Pistol optics or sights are more commonly known as devices that give a pistol shooter better aiming and accuracy.
They are mounted to the gun and align down the barrel. With a variety of products available, the question is which are worth getting and which are not.
There is no doubt that pistol optics can and will improve your aim and alignment when it comes to shooting but with so many options, which one would be right for you?
We’ll look at all of them so you can get a great idea of the best one for your pistol!
Why Do Pistols Have Sights?
To shoot accurately, pistols need to be ‘aligned’ or ‘aimed.’ To do this, you need points of reference, specifically the front and rear of the gun, to be aligned.
Pistol sights help to achieve the alignment between the back sight, front sight (Barrel), and the target so that you know where the round will hit once you pull the trigger.
Types of Pistol Optics
Essentially, there are five types of pistol sights available.
- Open sights
- Night Sights
- Micro Red-Dot Sights
- Laser Sights
Now, let’s look at each one of these in turn.
Open Sights Or Iron Sights
These are the sights that come with the gun from the factory. Referred to as ‘iron sights’ or ‘open sights,’ these usually have dots or lines on them so that the shooter can aim the gun properly.
For operation, these sights nestle the front sight evenly between the rear sight notch, creating a ‘V’ type shape to align on the target.
The front sight notch and rear sight should be level to ensure straight shooting.
When shooting using these sights, the shooter would usually have one eye closed and use their ‘stronger’ eye to aim the gun.
There is no cost to these as they are factory fitted.
These are often adjustable using just a screwdriver to set the windage and elevation.
Fans of the ‘point shooting technique use open sights when shooting as they use both eyes to align the gun to the target.
Unlike target shooting, where aiming is paramount, point-shooting is a self-defense skill-set where the shooter instinctively points the weapon at the intended point.
An advantage with open sights is that it’s unlikely to get hooked or snag on anything like clothing in the process upon drawing the weapon, as the sights are an integral part of the gun and not an external accessory.
For self-defense, training with this technique gives you speed and takes the reliance on a more advanced sight away, plus you can get the gun on general target faster and shoot faster as you aren’t waiting to first ‘aim’ using an external optic.
These types of optics collect the available light and appear to glow brightly, especially in bright daylight.
They are easy to see compared to iron sights and come in various colors like red, orange, green, and yellow, and they stand out clearly against the grey steel of the gun.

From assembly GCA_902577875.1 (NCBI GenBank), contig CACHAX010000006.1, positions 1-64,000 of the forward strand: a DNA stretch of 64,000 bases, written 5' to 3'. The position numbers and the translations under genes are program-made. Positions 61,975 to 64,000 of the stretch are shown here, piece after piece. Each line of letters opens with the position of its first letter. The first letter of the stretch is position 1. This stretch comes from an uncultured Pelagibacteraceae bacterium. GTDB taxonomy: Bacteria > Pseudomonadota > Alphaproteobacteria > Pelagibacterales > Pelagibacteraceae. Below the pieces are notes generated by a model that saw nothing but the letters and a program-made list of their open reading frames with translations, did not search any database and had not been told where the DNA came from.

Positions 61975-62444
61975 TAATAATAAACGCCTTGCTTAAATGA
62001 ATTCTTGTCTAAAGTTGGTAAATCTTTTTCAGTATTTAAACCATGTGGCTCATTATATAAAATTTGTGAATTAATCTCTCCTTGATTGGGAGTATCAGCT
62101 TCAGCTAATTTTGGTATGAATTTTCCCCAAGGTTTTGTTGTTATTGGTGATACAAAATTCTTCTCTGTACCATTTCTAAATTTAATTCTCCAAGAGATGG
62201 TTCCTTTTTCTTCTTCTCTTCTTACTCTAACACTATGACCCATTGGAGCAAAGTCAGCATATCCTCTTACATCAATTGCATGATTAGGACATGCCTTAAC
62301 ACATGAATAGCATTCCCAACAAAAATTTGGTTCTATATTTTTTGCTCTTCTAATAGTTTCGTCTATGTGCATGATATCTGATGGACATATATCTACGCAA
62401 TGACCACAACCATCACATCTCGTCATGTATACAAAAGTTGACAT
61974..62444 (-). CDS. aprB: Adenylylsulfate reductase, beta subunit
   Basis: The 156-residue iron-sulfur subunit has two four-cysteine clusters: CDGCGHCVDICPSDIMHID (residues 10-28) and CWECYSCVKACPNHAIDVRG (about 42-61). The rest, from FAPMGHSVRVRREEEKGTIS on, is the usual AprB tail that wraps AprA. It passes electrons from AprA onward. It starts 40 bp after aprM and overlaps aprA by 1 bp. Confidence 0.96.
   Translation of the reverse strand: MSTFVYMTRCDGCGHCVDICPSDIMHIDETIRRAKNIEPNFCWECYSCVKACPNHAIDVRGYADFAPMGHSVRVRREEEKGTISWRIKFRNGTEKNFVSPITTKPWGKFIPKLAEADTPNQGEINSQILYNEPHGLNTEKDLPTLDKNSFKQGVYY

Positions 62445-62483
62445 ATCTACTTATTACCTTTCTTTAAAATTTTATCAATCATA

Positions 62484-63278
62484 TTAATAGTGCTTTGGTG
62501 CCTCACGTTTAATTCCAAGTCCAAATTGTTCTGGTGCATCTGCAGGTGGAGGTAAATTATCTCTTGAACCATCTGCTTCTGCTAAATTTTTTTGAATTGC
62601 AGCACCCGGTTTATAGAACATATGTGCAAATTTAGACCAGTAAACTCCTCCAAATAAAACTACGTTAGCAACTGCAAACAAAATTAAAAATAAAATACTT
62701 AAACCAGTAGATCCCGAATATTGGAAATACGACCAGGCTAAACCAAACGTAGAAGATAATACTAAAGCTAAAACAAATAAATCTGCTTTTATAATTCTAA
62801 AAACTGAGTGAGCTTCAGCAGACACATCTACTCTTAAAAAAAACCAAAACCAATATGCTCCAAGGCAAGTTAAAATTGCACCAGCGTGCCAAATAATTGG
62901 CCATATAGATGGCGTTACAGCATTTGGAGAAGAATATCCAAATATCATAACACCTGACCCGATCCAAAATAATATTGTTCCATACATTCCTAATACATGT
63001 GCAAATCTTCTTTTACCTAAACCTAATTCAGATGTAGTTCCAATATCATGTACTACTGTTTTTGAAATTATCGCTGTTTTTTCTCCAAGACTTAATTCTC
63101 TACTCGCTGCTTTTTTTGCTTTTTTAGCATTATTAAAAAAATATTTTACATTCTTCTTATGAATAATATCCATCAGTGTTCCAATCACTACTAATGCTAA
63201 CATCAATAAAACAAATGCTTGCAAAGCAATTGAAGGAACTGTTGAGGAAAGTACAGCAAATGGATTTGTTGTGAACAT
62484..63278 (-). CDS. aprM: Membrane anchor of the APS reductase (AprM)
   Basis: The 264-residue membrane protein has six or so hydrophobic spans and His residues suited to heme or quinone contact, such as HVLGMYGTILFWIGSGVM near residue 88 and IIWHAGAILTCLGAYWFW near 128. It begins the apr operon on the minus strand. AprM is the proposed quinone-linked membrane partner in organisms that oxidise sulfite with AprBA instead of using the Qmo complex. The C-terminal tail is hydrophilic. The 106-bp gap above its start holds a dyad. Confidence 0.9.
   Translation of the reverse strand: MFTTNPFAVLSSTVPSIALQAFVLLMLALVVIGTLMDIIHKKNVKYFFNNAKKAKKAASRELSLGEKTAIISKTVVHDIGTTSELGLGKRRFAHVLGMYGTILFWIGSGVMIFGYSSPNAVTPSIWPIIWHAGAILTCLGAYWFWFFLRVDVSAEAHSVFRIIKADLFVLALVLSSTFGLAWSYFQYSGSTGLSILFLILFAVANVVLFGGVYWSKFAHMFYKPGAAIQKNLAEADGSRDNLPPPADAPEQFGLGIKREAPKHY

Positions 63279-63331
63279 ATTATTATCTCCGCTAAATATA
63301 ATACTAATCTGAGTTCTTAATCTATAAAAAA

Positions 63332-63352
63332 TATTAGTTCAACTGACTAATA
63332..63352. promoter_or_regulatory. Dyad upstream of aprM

With Fibre-Optics, the shooter can quickly achieve alignment, almost like a game of ‘join-the-dots and get the gun on target fast!
Some fiber-optic sights have Tritium, and this allows them to be more visible in low-light environments.
Another good thing is that most fiber-optic makers offer sights for most brands of guns, and this makes fiber-optic a good option for pistol owners that want to improve their alignment without breaking the bank.
Because fiber-optics do not emit their own light as night-sights do, they are best used in bright light and daylight, so many competitive shooters have these on their pistols.
In addition, fiber-optic sights can also be used for hunting, and some sets have a ‘snag-proof design, eliminating the risk like Truglo’s 0.05 Pound product.
Brands like Tru-Glo, Trijicon, Meprolight, and Ameriglo all offer high-quality fiber-optics from $80 to around $130.
As a step up from iron sights, fiber-optics provide value for money and would be an excellent place to start with improved alignment on your pistol.
Fiber-optic sights work well under adequate light conditions and very well in bright light but don’t do very well indoors or under low light conditions.
These would not be suitable for self-defense situations as these often occur at night or in low-lit conditions.
If you are going to be doing competitive shooting or most of your shooting during the day, then fiber-optic is a good bet!
Using photoluminescent paint or self-illuminating Tritium, these optics’ glow in the dark, giving the shooter a super-fast reference point in low light conditions.
In daylight, they appear white and only take on their traditional green glow in the dark.
These sights contain small vials of radioactive chemicals that glow in the dark and last for quite a few years as well.
There is a considerable debate as to whether night-sights are helpful or not as many people ask,” Why would I shoot in the dark anyway?”
The real benefit of night sights is when you are in total darkness, but your target is in the light. Without a point of reference to your target, simply blazing away is super dangerous, not to mention careless and irresponsible!
Imagine a scenario where you need to engage a target standing in front of a car and illuminated by the headlights. You have retreated to the rear of the vehicle for cover, but you are in total darkness. Conventional open sights would be pretty useless here, as would turning on a flashlight to illuminate your sights!
With night sights and an illuminated target, you would be able to make accurate hits!
While night sights are a bit of a niche product, they are instrumental in this role.
If your pistol is primarily for self-defense, night sights would be a much better option than fiber-optics.
More expensive than fiber-optic, starting from around $120 to $180, night sights should be considered under these conditions but may not be suited for the everyday gun pistol owner.
Red-Dot Sights (RDS)
Believe it or not, the first reflector sight was built around 1900, and we also know that red dot sights were used on aircraft and small arms owners as early as 1945!
They work by using a battery-powered laser to project a red dot onto a concave lens and using a special coating; the dot becomes visible to your eyes.
Since it’s only on a single plane, there is no aiming required -simply put the dot on the target and shoot.
One of the most versatile products available, the red dot sight (not sights), allows for fast acquisition and use with both eyes open and gives a broader field of vision.
Up to distances of a few hundred yards, red dots are effective, and they’re also energy-efficient and relatively inexpensive.